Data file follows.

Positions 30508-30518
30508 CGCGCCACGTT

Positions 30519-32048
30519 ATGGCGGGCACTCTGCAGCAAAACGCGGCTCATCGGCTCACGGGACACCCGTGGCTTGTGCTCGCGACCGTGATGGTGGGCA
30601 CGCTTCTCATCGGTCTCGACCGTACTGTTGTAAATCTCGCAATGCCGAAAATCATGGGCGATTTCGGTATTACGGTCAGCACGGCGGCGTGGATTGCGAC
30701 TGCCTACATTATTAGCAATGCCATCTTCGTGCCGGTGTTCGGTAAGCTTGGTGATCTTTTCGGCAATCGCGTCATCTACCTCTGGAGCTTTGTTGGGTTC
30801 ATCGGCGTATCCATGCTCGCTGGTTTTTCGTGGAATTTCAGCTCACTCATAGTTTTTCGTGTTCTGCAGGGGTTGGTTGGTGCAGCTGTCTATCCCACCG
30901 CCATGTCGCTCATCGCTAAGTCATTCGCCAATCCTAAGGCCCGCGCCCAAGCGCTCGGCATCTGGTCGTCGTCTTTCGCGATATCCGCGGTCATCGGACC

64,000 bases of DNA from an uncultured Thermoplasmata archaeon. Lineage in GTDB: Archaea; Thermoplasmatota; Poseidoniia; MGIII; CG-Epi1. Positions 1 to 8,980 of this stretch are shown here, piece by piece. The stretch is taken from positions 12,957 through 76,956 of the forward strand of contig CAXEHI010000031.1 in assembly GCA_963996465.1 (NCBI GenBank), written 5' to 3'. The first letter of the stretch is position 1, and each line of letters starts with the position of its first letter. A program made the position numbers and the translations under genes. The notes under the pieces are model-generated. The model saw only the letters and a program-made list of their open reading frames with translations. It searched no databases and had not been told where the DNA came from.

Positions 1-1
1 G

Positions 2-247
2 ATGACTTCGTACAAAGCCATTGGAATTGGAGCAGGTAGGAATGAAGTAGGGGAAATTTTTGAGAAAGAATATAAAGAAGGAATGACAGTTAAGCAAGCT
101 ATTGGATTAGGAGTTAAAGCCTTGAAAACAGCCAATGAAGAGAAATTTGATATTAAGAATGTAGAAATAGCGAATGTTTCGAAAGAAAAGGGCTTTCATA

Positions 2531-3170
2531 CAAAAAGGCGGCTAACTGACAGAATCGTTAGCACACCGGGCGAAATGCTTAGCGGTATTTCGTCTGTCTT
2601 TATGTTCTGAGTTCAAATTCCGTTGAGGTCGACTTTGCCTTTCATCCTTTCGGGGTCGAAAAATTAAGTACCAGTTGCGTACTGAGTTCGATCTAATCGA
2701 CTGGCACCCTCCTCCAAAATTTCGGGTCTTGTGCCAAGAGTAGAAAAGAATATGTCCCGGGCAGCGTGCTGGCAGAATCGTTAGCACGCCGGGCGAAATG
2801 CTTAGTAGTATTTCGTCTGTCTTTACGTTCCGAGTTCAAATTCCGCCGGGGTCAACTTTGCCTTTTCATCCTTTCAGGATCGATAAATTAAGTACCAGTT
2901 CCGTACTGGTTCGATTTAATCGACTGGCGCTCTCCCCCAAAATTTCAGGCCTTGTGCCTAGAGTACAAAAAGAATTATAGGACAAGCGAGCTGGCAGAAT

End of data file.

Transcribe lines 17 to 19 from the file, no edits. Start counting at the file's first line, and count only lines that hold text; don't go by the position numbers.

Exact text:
2601 TATGTTCTGAGTTCAAATTCCGTTGAGGTCGACTTTGCCTTTCATCCTTTCGGGGTCGAAAAATTAAGTACCAGTTGCGTACTGAGTTCGATCTAATCGA
2701 CTGGCACCCTCCTCCAAAATTTCGGGTCTTGTGCCAAGAGTAGAAAAGAATATGTCCCGGGCAGCGTGCTGGCAGAATCGTTAGCACGCCGGGCGAAATG
2801 CTTAGTAGTATTTCGTCTGTCTTTACGTTCCGAGTTCAAATTCCGCCGGGGTCAACTTTGCCTTTTCATCCTTTCAGGATCGATAAATTAAGTACCAGTT